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Applied Econometrics

by: Jalyn Schaefer II

Applied Econometrics A,RESEC 213

Jalyn Schaefer II

GPA 3.84


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This 9 page Class Notes was uploaded by Jalyn Schaefer II on Thursday October 22, 2015. The Class Notes belongs to A,RESEC 213 at University of California - Berkeley taught by Staff in Fall. Since its upload, it has received 40 views. For similar materials see /class/226561/a-resec-213-university-of-california-berkeley in Agricultural & Resource Econ at University of California - Berkeley.

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Date Created: 10/22/15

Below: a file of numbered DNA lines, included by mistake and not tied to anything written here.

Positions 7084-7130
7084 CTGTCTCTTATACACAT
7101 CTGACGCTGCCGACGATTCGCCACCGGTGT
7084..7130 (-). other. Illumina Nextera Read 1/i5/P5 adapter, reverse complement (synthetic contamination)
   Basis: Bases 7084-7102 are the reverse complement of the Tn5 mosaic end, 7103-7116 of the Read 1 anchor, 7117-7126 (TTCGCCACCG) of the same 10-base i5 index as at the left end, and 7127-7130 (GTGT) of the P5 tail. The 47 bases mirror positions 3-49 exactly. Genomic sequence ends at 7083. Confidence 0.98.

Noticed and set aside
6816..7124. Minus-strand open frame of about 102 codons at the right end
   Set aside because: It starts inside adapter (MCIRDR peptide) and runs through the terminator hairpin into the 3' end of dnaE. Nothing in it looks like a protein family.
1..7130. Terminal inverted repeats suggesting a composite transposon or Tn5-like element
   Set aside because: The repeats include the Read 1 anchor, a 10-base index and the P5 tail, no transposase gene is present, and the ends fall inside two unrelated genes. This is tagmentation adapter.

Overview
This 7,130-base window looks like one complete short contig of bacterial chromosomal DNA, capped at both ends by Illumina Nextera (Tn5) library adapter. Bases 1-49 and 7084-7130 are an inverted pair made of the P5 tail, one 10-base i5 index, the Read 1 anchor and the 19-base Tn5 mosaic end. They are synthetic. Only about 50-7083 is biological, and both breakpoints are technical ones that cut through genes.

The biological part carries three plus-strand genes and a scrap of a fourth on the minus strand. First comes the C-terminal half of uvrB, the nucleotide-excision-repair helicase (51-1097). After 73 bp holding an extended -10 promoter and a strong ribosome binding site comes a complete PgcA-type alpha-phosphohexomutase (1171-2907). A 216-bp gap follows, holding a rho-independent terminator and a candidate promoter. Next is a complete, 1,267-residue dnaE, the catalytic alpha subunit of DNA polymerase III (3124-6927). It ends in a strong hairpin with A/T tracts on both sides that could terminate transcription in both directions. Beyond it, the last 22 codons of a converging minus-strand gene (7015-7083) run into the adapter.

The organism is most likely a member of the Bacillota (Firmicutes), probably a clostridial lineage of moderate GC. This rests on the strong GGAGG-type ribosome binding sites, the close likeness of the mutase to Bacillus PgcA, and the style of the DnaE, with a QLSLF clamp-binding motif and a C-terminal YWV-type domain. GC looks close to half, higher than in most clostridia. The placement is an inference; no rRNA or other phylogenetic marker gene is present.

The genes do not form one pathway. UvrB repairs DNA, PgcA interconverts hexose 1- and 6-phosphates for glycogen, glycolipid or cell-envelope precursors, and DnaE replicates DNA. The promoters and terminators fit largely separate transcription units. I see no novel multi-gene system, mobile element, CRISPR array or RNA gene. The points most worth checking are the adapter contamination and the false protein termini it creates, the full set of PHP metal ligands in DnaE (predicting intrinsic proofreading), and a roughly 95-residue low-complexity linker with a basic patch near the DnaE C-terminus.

Irnbens Lecture Notes 1 ARE213 Spring 06 1 ARE213 Econometrics Spring 2006 UC Berkeley Department of Agricultural and Resource Economics ORDINARY LEAST SQUARES I ESTIMATION lNFERENCE AND PREDICTING OUTCOMES W 421 4 Let us review the basics of the linear model We have N units individuals rms or other economic agents drawn randomly from a large population On each unit we observe on outcome Y for unit 239 and a K dimensional column vector of explanatory variables X X1X2 XlK where typically the rst covariate is a constant X 1 for all 239 1 N We are interested in explaining the distribution of Y in terms of the explanatory variables X using a linear model Y 3X 8 1 In this equation is a K dimensional column vector In matrix notation Y X e where Y is an N dimensional column vector and X is an N gtlt K dimensional matrix with 2th row equal to X Avoiding vector and matrix notation completely K YI l Xil i n i K XiK i gi Z k39Xik8i k1 We assume that the residuals e are independent of the covariates or regressors and normally distributed with mean zero and variance 02 Assumption 1 eilXi N N0 02 We can weaken this considerably First we could relax normality and only assume indepen dence Irnbens Lecture Notes 1 ARE213 Spring 06 2 Assumption 2 e l X combined with the normalization that 0 We can even weaken this assumption further by requiring only mean independence Assumption 3 EelX 0 or even further requiring only zero correlation Assumption 4 Elsi X 0 We will also assume that the observations are drawn randomly from some population We can also do most of the analysis by assuming that the covariates are xed but this complicates matters for some results and it does not help very much See the discussion on xed versus random covariates in Wooldridge page 9 Assumption 5 The pairs XY are independent draws fram same distributian with the rst twa maments 0f X nite The ordinary least squares estimator for solves N l Yi 7 Xi 239 111111 12 6 This leads to B X X 1X Y The exact distribution of the ols estimator under the normality assumption in Assumption Imbens Lecture Notes 1 ARE213 Spring 06 3 Without the normality of the 8 it is dif cult to derive the exact distribution of However under the independence Assumption 2 and a second moment condition on e variance nite and equal to 02 we can establish asymptotic normality mm 7 6 N 0 02 EXX 1 Typically we do not know 02 We can consistently estimate it as Dividing by N 7 K 7 1 rather than N corrects for the fact that K 1 parameters are estimated before calculating the residuals Y 7 B Xi This correction does not matter in large samples and in fact the maximum likelihood estimator equal to A2 1 N A 2 am NEGlimo i1 is a perfectly reasonable alternative So in practice whether we have asymptotic normality or not we will use the following distribution for B 6 w M6 V estimated as V ElXX lY1 02 ElX XlYly 2 U2 N with corresponding estimator N 71 V z Z xXgt lt3 Imbens Lecture Notes 1 ARE213 Spring 06 4 Often we are interested in one particular coef cient Suppose for example we are inter ested in 6k In that case we have Bk Nlt 17ka7 where Vi is the 2394 element of the matrix V We can use this for constructing con dence intervals for a particular coef cient For example7 a 95 con dence interval for l would be Bk 7196 xVk Bk 7196 17 We can also use this to test whether a particular coef cient is equal to some preset number For example7 if we want to test whether 6k is equal to 017 we construct the t statistic t 3 i017 M and compare it to a standard normal distribution a normal distribution with mean zero and variance equal to one If we want to do a two sided test at the 10 level7 we would compare the absolute value of this t statistic to 16457 the 095 quantile of the standard normal distribution meaning that if Z has a standard normal N01 distribution7 the probability that Z is less than 1645 is equal to 095 Let us look at some real data The following regressions are estimated on data from the National Longitudinal Survey of Youth NLSY The data set used here consists of 935 observations on usual weekly earnings7 years of education7 and experience calculated as age minus education minus six Table 1 presents some summary statistics for these 935 observations The particular data set consists of men between 28 and 38 years of age at the time the wages were measured We will use these data to look at the returns to education Mincer developed a model that leads to the following relation between log earnings7 education and experience for individual 239 logearningsl l g educl g experl 64 exper 8139 Imbens Lecture Notes 1 ARE213 Spring 06 5 Table 1 SUMMARY STATISTICS NLS DATA Variable Mean Median Min Max Standard Dev Weekly Wage in 421 388 58 2001 199 Log Weekly Wage 594 596 406 760 044 Years of Education 135 12 9 18 22 Age 331 33 28 38 31 Years of Experience 136 13 5 23 38 Estimating this on the NLSY data leads to logvarr1gsi 4016 0092educl 0079experl 7 0002exper 0222 0008 0025 0001 The estimated standard deviation of the residuals is 039 041 In brackets are the standard errors for the parameters estimates7 based on the square roots of the diagonal elements of the variance estimate Using the estimates and the standard errors we can construct the con dence intervals For example7 a 95 con dence interval for the returns to education7 measured by the parameter 32713 01095 00923 7196 00087 00923 196 0008 007757 01071 The t statistic for testing 02 01 is 00923 7 0113901727 0008 so at the 90 level we do not reject the hypothesis that 02 is equal to 01 Now suppose we wish to use these estimates for predicting a more complex change For example7 suppose we want to see what the estimated effect is on the log of weekly earnings Imbens Lecture Notes 1 ARE213 Spring 06 6 of increasing a persons education by one year Because changing an individualls education also changes their experience in this case it automatically reduces it by one year this effect depends not just on 61 To make this speci c let us focus on an individual with twelve years of education high school and ten years of experience so that experZ is equal to 100 The expected value of this personls log earnings is logm1gsi 4016 0092 12 0079 10 7 0002 100 57191 Now change this personls education to 13 Their experience will go down to 9 and exper2 will go down to 81 Hence the expected log earnings is logvar 1gsi 4016 0092 13 0079 9 7 0002 81 57696 The difference is 02 7 03 7 19 04 00505 Hence the expected gain of an additional year of education taking into account the effect on experience and experience squared is the difference between these two predictions which is equal to 0051 Now the question is what the standard error for this prediction is The general way to answer this question is through the method The vector of estimated coef cients 0 is approximately normal with mean 6 and variance V We are interested in a linear combination of the 67s In this case the speci c linear combination is y 62 703 71964 X0 where A 0 1 71 719 Therefore because a linear combination of normally distributed random variables has a normal distribution V X3 N NW JVA where V is the variance in equation In the above example we have the following values for the covariance matrix V 00494 700011 700047 00001 00001 0000 00000 00006 00000 00000 Imbens Lecture Notes 1 ARE213 Spring 06 7 Hence the standard error of X0 is 000967 and the 95 con dence interval for X0 is 0031100693 The second method for getting an estimate and standard error for X0 is very easy in the linear case We are interested in an estimator for X0 To analyze this we reparametrize from 01 01 02 to 702031939 4 03 03 04 04 The inverse of the transformation is 01 02 Y031939 4 03 04 Hence we can write the regression function as logearningsl 01 y 03 19 04 educl 03 experi 04 experl2 81 31 Y educl 02 experi educi 04 experl2 19educi 8139 Hence to get an estimate for y we can regress log earnings on a constant7 education7 expe rience minus education and experience squared minus 19 times education This leads to the estimated regression function logearr1gsi 4016 0051 educl 0079 experl educi 7 0002 exper 19 educi 0222 0010 0025 0001 Now we obtain both the estimate and standard error directly from the regression output They are the same as the estimate and standard error from the delta method Imbens Lecture Notes 1 ARE213 Spring 06 8 Let us also look at a nonlinear version of this Suppose we are using a regression of log earnings on education The estimated regression function is logearr1gsi 50455 00667educ 00849 00062 The estimate for 02 is 62 01744 Now suppose we are interested in the average effect of increasing education by one year for an individual with currently eight years of education not on the log of earnings but on the m of earnings We could have regressed the level of earnings on years of education but that would not have delivered as good a statistical t At x years of education the expected level of earnings is Elearningsleduc x explt 1 32 39 0237 using the fact that if Z N NW 02 then ElexpZ expu 022 It is crucial here that we assume that elX N002 not just zero correlation with the covariates otherwise we could not calculate this expectation Hence the parameter of interest is 6 exp l g 9 022 7 exp l 62 8 022 Getting a point estimate for 6 is easy Just plug in the estimates for 6 and 02 to get expBl 02 9 022 7 expBl 02 8 322 199484 However we also may want a standard error for this estimate Let us write this more generally as 6 97 where y 02 We have an approximate distribution for y 6977 N0Q